The abrupt change in the president’s thinking has drawn concern both inside and outside the United States.
Other nations that make up the US-led coalition fighting IS fear that Trump’s impulse to pull out hastily would allow the notoriously resourceful Daesh militants to regroup, several European diplomats said. That concern has been heightened by the fact that US-backed ground operations against remaining Daesh militants in Syria were put on hold earlier this month.
The ground operations had to be paused because Kurdish fighters who had been spearheading the campaign against Daesh shifted to a separate fight with Turkish forces, who began combat operations in the town of Afrin against Kurds who are considered by Ankara to be terrorists that threaten Turkey’s security.
“This is a serious and growing concern,” State Department spokeswoman Heather Nauert said this month.
Beyond just defeating Daesh, there are other strategic US objectives that could be jeopardized by a hasty withdrawal, officials said, chiefly those related to Russia and Iran.
Israel, America’s closest Mideast ally, and other regional nations like Saudi Arabia and the United Arab Emirates are deeply concerned about the influence of Iran and its allies, including the Shiite militant group Hezbollah, inside Syria. The US military presence in Syria has been seen as a buffer against unchecked Iranian activity, and especially against Tehran’s desire to establish a contiguous land route from Iran to the Mediterranean coast in Lebanon.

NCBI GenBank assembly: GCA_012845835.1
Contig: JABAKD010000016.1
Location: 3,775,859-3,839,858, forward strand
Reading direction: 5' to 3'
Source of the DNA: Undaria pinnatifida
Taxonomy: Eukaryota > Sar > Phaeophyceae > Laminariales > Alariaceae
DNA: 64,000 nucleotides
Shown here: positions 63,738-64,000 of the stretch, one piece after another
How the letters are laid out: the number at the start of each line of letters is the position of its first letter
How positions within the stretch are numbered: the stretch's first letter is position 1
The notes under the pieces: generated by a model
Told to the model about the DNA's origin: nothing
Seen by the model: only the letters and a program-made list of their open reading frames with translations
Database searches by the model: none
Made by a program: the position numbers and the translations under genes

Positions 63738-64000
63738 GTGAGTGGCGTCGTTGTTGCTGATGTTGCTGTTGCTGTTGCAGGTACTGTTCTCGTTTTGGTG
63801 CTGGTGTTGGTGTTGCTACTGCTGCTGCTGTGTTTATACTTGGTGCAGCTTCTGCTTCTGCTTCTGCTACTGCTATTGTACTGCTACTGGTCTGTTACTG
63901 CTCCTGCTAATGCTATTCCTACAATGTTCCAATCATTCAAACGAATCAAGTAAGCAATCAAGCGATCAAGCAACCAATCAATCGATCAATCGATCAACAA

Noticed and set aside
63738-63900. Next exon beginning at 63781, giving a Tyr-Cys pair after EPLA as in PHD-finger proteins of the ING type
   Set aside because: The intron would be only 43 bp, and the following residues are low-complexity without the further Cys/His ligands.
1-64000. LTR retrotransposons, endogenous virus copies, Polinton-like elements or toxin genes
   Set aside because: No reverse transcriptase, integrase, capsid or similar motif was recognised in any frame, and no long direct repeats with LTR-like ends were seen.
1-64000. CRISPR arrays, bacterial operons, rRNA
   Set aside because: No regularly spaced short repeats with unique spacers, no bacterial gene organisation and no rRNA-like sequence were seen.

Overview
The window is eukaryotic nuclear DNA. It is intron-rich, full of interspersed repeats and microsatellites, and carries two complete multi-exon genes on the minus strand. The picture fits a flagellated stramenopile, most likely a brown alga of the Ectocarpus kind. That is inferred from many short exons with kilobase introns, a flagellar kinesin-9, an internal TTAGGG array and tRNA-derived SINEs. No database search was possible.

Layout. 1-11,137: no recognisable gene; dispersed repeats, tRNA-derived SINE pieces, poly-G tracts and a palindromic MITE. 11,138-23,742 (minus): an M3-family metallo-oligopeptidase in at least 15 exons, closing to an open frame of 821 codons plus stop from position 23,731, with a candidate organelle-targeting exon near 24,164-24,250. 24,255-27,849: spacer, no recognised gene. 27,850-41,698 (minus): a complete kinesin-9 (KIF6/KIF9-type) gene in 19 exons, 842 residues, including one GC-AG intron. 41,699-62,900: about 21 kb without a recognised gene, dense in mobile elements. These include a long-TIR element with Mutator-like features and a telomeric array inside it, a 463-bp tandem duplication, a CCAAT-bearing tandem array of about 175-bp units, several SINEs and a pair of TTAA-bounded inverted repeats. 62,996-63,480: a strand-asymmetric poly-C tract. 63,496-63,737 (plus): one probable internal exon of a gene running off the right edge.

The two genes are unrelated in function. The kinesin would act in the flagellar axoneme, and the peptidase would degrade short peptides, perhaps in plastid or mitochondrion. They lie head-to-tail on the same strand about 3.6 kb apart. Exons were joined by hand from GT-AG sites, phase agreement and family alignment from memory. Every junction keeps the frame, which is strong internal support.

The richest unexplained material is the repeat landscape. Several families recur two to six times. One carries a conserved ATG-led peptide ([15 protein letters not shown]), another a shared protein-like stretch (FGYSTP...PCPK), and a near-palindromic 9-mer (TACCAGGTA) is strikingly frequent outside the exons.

An American withdrawal would also likely cede Syria to Russia, which along with Iran has been propping up Syrian President Bashar Assad’s forces and would surely fill the void left behind by the US That prospect has alarmed countries like France, which has historic ties to the Levant.
In calling for a withdrawal “very soon,” Trump may be overly optimistic in his assessment of how quickly the anti-Daesh campaign can be wrapped up, the officials said. Although the group has been driven from basically all of the territory it once controlled in Iraq and 95 percent of its former territory in Syria, the remaining five percent is becoming increasingly difficult to clear and could take many months, the officials said.

Trump tells advisers he wants U.S. out of Syria: senior officials

March 31, 2018